Shin Shin Fujin (New Real Woman). The trio also started a magazine with the same title, directing both at Japanese women. Kimura often met with American suffragettes; the most iconic photo of Kimura shows her front and center at a suffragette march on New York City’s Fifth Avenue in October 1917.
5. Maud Stevens Wagner
America can thank Maud Stevens Wagner for bringing tattooed women into vogue. Initially an aerialist and contortionist, she worked in various circuses before meeting tattooist Gus Wagner. Gus asked Maud out on a date and she agreed in exchange for a lesson in tattooing. The couple married years later and traveled in vaudeville shows, fairs, and circuses as tattooists, as well as tattooed attractions.
The couple was unique because, despite the growing prevalence of mechanical tattoo instruments, Gus and Maud continued to give tattoos via the traditional hand-poked method. Maud is considered the first female tattooist in the United States, and passed the trade on to her daughter, who became a tattooist at the tender age of 9.
The Wagners are responsible for bringing tattoo artistry away from the coastal cities — which was the only place they tended to be popular and commonplace — and into the American mainlands, undoubtedly starting a cultural movement.
6. Sarla Thakral
Move over, Amelia Earhart, there’s another aviator to watch out for. Earning her pilot’s license at just 21, Sarla Thakral is the first Indian woman to fly a plane — as well as the first Indian to earn an “A” (airmail) license.
Sarla was married to a man whose family had several pilots, so she was encouraged to pursue her passion. Shortly after completing 1,000 hours of flight and receiving her pilot’s license, she flew a
Unsurprisingly, Sarla began working towards obtaining a commercial pilot’s license. When World War II broke out, however, all training and lessons were suspended. Her beloved husband died in a plane crash shortly after, and she, understandably, was put off flying.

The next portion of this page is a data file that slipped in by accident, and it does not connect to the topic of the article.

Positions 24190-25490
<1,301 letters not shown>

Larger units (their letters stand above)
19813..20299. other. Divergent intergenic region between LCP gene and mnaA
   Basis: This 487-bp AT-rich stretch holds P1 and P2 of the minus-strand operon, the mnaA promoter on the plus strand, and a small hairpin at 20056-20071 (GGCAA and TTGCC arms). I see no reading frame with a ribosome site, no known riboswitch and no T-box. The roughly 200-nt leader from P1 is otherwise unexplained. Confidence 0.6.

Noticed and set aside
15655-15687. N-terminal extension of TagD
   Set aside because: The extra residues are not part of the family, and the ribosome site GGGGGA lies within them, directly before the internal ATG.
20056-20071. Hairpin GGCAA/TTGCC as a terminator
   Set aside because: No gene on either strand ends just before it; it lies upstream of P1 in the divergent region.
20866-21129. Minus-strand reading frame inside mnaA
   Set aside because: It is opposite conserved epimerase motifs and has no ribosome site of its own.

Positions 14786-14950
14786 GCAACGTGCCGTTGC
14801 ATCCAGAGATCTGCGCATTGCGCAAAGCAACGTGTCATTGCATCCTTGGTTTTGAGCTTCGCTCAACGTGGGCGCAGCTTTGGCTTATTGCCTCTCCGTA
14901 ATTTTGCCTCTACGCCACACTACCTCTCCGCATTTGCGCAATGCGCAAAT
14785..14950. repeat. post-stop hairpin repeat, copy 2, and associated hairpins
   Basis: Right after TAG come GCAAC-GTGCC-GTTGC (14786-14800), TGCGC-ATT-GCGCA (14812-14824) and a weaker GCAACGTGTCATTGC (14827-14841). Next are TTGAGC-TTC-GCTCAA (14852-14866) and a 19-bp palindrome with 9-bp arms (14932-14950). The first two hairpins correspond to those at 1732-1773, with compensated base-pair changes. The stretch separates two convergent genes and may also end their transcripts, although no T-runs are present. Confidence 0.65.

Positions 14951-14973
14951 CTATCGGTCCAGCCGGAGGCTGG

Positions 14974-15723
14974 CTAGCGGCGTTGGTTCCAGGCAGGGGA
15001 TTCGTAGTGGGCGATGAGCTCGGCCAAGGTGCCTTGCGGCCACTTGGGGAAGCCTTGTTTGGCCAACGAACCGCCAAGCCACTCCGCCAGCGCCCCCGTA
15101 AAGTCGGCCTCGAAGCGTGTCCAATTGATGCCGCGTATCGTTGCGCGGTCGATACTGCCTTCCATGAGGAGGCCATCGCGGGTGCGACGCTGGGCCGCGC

She went on to study art and lived out the rest of her life working as a painter and a designer of clothing and jewelry, never to return to aviation.
7. Annette Kellermann
Before the body-posi movement of today, Annette Kellermann encouraged the exact same thing. A swimmer first and foremost, almost everything Kellermann did resulted from swimming. She is credited with creating and popularizing synchronized swimming — but more than that, she’s well-known for getting arrested for wearing a bathing suit.
Yes, that’s right, a bathing suit.
See, at the turn of the 19th century, women were expected to wear extremely modest, cumbersome wool bathing suits. Kellermann designed a one-piece bathing suit that was fitted to the body (like a leotard, really) and once got arrested for indecency for wearing her suit out in public.
She started her own line of swimwear, keeping the one-piece theme in mind and encouraged women to embrace their bodies and beauty in a natural, healthy way. While swimming was still her passion and she continued to write books and appear in movies as a swimmer, the Annette Kellermann bathing suit actually inspired the designs that led to modern-day women's swimwear.
8. Bertha von Suttner
You've probably heard about women who dressed as men to enlist in various wars, but many women also chose to advocate for the cessation of war. Bertha von Suttner, a staunch and vocal pacifist, based her career in political journalism on the belief that peace is always the preferable option.
To her, humanity was inherently peaceful — therefore, the right to peace was every bit as important and valid as any other legally-enforced human right. Her ideas inspired Alfred Nobel to create the Nobel Peace Prize, which Bertha, in turn, became the first woman to ever win. She was also the second female Nobel laureate (after Marie Curie).
Which badass historical woman inspires you the most?